The group meets on the second Tuesday of every month to enjoy dinner & drinks together, while sharing stories, experiences, advice and upcoming opportunities.
Throughout May to September, Adventure Sports Newmarket Inc. offers a variety of local dive trips to locations such as: Tobermory, Brockville, Kingston, Christian Island and more! Though some of these trips are only suitable to Advanced Open Water Divers whom are certified to a maximum recreational depth of 100 feet, locations such as Tobermory and Christian Island offer divers a great opportunity for their first dive, or newer, more novice divers a chance to practice the sport of scuba diving at a new destination close to home.
Local dive trips vary between a single day or an entire weekend of diving. Each day of diving typically consists of two boats, with one headed out in the morning typically with our Advanced divers and one in the afternoon typically consisting of our Open Water divers and students. You can expect a two-tank dive and depending on the trip location and weather/water conditions, you may be able to visit two separate sites for these dives!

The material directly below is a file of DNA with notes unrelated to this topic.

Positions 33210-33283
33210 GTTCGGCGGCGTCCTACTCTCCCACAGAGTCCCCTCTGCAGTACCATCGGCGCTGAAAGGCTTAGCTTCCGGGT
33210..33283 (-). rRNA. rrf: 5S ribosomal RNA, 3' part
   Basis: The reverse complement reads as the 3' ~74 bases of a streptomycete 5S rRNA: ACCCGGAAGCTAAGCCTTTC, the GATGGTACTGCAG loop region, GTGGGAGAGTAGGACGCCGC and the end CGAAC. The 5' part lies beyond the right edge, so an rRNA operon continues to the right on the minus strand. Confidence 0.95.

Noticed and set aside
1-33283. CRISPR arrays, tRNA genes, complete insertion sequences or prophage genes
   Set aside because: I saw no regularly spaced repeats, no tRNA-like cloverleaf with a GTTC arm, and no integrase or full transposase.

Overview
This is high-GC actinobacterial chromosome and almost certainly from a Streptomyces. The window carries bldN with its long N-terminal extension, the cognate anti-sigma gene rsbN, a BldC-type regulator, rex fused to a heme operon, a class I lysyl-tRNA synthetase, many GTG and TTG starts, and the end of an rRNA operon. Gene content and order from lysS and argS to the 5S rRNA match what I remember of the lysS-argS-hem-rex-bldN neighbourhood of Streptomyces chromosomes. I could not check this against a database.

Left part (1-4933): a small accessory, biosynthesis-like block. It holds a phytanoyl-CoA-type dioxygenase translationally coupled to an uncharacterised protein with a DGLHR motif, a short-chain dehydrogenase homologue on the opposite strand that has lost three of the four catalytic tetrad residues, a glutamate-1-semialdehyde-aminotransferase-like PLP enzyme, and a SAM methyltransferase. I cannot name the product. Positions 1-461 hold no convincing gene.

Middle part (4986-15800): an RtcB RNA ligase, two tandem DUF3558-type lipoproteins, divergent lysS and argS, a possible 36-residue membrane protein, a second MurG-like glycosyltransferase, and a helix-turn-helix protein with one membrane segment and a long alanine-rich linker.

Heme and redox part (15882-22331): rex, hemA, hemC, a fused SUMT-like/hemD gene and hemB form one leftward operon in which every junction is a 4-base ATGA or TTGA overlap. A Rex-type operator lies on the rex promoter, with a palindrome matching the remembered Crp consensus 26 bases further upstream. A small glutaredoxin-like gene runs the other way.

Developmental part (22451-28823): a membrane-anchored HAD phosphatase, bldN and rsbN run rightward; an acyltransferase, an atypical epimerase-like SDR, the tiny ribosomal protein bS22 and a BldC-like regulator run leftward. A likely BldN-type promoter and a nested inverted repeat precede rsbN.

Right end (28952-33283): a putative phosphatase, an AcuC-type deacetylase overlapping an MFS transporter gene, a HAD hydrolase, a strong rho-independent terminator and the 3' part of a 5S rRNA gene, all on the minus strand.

Joining us on our Ontario Dive Trips throughout the summer is probably the best way to really get the most of diving close to home. Exploring different dive sites across Ontario can offer incredibly clear visibility, loads of different shipwrecks to explore, new diving conditions such as drift, or even the chance to meet new divers outside of Adventure Sports Newmarket!